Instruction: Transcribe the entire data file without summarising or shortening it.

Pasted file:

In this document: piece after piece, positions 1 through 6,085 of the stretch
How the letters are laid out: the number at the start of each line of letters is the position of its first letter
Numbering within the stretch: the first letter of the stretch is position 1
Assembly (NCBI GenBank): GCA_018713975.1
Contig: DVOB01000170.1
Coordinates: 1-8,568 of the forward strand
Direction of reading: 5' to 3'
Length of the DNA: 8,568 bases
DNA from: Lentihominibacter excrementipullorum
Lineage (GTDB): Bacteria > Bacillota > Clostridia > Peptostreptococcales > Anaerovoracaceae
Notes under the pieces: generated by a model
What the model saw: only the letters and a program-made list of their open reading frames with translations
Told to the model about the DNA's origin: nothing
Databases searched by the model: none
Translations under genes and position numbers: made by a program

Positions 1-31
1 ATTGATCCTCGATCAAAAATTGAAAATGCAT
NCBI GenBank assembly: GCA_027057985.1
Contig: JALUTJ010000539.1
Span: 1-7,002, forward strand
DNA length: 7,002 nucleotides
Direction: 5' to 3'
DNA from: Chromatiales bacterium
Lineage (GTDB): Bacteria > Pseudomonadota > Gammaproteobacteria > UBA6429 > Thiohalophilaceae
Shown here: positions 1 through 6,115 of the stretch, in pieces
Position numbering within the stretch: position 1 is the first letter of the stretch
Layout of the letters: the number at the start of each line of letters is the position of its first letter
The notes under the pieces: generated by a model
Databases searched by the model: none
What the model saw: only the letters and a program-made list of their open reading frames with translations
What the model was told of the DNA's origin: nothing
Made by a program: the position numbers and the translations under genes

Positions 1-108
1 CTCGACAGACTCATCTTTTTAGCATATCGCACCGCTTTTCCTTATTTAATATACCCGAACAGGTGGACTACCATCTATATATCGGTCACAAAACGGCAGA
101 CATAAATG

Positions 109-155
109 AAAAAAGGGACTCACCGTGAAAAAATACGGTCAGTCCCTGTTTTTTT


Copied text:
In this document: piece after piece, positions 1 through 6,085 of the stretch
How the letters are laid out: the number at the start of each line of letters is the position of its first letter
Numbering within the stretch: the first letter of the stretch is position 1
Assembly (NCBI GenBank): GCA_018713975.1
Contig: DVOB01000170.1
Coordinates: 1-8,568 of the forward strand
Direction of reading: 5' to 3'
Length of the DNA: 8,568 bases
DNA from: Lentihominibacter excrementipullorum
Lineage (GTDB): Bacteria > Bacillota > Clostridia > Peptostreptococcales > Anaerovoracaceae
Notes under the pieces: generated by a model
What the model saw: only the letters and a program-made list of their open reading frames with translations
Told to the model about the DNA's origin: nothing
Databases searched by the model: none
Translations under genes and position numbers: made by a program

Positions 1-31
1 ATTGATCCTCGATCAAAAATTGAAAATGCAT
NCBI GenBank assembly: GCA_027057985.1
Contig: JALUTJ010000539.1
Span: 1-7,002, forward strand
DNA length: 7,002 nucleotides
Direction: 5' to 3'
DNA from: Chromatiales bacterium
Lineage (GTDB): Bacteria > Pseudomonadota > Gammaproteobacteria > UBA6429 > Thiohalophilaceae
Shown here: positions 1 through 6,115 of the stretch, in pieces
Position numbering within the stretch: position 1 is the first letter of the stretch
Layout of the letters: the number at the start of each line of letters is the position of its first letter
The notes under the pieces: generated by a model
Databases searched by the model: none
What the model saw: only the letters and a program-made list of their open reading frames with translations
What the model was told of the DNA's origin: nothing
Made by a program: the position numbers and the translations under genes

Positions 1-108
1 CTCGACAGACTCATCTTTTTAGCATATCGCACCGCTTTTCCTTATTTAATATACCCGAACAGGTGGACTACCATCTATATATCGGTCACAAAACGGCAGA
101 CATAAATG

Positions 109-155
109 AAAAAAGGGACTCACCGTGAAAAAATACGGTCAGTCCCTGTTTTTTT